The new rules mean elite teams will all be playing with the same fabric and weave design on their brush heads, no matter what manufacturer is supplying them. This should do away with any kind of advantage being taken by one foursome or another due to the particular materials on their own brooms, after a season of experimentation led to an arms race of a sort - and some hard feelings -  where new fabrics were constantly being introduced in order to scratch the ice on the playing surface and allow players to back up, over-curl and even slow down a stone if they

    Read More »from Curling's broom drama formally ends: World Curling Federation adopts new rules
  • Monday Musings: The Why Cup of Hockey is here

    (Canadian Press)(Canadian Press)
    Training camps have begun for the World Cup of Hockey. So many questions.

    Right off the top, there is "why are we playing this?"

    Is it to stem the galaxy-wide divide between the presenting of the Stanley Cup and the opening of NHL training camps? You know, the one that stretches for an interminable twelve weeks? If that's the case, please just get to the point where the Stanley Cup Final is being played while all the other teams that didn't get there begin their training camps. So that hockey season never ends and The Cup is being handed out every nine months. Just keep 'er rollin'.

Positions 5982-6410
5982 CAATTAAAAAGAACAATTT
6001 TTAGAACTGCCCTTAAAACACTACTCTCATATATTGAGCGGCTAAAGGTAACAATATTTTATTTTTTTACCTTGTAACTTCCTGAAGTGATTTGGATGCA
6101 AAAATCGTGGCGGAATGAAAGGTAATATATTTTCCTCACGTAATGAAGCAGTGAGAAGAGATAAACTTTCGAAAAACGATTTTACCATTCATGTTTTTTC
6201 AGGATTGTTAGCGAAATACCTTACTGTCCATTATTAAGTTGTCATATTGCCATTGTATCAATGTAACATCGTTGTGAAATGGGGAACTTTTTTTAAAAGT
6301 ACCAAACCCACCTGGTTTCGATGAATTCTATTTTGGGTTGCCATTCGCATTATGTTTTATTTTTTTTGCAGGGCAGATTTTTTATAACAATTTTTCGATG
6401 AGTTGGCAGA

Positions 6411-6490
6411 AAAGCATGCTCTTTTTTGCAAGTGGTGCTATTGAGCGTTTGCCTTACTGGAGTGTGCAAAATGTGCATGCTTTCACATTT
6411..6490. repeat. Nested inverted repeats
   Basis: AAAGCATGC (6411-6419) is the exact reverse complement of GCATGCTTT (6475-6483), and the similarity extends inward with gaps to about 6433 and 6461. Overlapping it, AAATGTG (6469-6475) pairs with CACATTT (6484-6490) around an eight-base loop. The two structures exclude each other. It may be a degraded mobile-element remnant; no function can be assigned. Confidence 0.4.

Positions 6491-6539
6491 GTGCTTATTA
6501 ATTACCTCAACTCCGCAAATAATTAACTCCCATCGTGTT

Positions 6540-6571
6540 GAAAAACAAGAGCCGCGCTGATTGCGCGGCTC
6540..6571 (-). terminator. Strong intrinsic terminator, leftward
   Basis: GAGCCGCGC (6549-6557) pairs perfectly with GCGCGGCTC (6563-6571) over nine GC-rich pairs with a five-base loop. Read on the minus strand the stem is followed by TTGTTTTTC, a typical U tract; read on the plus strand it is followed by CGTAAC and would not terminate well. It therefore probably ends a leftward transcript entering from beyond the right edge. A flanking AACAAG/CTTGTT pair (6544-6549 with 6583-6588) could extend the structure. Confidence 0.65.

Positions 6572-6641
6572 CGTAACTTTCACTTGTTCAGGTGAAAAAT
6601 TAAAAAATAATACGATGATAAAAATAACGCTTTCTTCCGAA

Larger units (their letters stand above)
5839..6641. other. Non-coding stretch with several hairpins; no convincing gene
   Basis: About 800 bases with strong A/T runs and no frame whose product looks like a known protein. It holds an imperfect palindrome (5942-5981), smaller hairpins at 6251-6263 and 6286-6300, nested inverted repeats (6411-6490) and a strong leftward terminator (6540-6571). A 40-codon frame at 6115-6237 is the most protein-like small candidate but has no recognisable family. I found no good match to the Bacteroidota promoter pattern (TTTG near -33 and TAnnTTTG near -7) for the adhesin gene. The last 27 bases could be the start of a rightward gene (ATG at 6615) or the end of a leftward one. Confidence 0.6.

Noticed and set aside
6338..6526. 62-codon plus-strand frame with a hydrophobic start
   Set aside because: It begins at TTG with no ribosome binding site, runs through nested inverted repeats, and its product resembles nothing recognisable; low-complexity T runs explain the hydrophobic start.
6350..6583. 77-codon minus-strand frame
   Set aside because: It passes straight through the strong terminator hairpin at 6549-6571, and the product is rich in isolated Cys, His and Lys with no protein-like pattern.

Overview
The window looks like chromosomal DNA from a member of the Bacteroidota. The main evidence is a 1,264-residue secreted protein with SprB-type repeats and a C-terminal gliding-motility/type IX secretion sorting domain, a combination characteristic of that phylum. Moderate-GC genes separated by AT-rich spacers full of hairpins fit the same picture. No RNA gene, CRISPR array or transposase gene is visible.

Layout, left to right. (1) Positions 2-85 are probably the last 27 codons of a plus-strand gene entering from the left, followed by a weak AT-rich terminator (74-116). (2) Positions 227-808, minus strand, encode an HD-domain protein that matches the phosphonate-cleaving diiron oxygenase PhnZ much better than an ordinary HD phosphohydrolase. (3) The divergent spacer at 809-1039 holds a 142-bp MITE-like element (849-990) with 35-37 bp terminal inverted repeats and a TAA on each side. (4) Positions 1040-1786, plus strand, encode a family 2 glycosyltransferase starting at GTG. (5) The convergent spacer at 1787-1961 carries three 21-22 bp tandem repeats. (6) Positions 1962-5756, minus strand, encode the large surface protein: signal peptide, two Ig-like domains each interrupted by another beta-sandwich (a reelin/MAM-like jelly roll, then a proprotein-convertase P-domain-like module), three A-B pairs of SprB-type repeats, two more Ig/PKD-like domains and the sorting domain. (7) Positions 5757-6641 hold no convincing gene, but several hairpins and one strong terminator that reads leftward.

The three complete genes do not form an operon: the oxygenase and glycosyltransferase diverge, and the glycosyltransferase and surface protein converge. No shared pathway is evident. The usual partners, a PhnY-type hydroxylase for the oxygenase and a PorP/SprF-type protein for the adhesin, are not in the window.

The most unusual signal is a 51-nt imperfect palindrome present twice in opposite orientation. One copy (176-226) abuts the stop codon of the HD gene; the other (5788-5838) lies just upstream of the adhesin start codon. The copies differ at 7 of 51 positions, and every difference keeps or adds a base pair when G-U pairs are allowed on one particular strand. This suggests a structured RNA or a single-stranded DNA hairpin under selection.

There are other "whys," too. The jerseys to be worn by most every team are a bit of a "why?" My personal belief is that organizers wanted uniforms so unflattering that fans would actually demand that corporate branding be added to them to make them more attractive. "Please! Cover it with muffler shop logos!" Genius plan, Gary. Genius plan.

    The trophy to be awarded is its own special version of "why?"

    Read More »from Monday Musings: The Why Cup of Hockey is here
  • Monday Musings: I'm keeping my hat, thanks

    (Josh Donaldson Twitter photo)(Josh Donaldson Twitter photo)
    I don't get it.

    I mean, I get it... but I just don't get it. The long held tradition of the hat trick - a hockey staple for decades and decades and decades, has made its way into the world of baseball. And that's not the part I don't get either, because it happens in Toronto, where every sporting event can somehow be related to the Leafs or the sport of hockey in one way or another. Hockey traditions are so embedded, they're bound to cross over. So, when Blue Jays' third baseman Josh Donaldson hit not one, not two, but three home runs in Sunday's sweep win over the Minnesota Twins, the hats came flying out of the stands.

    That's the part I don't get and never really have. I mean, whenever I've gone to a game, I've never once worn a hat I didn't like. Didn't want. Didn't care for. A hat that I'd gladly discard. Chances are, whenever I go anywhere - to a ball game, hockey game, wedding or public shaming - I'm wearing a hat because, you know, I like that hat. I don't say "hey, I'm going

    Read More »from Monday Musings: I'm keeping my hat, thanks
  • Monday Musings: So long, Rio. It's been weird and wonderful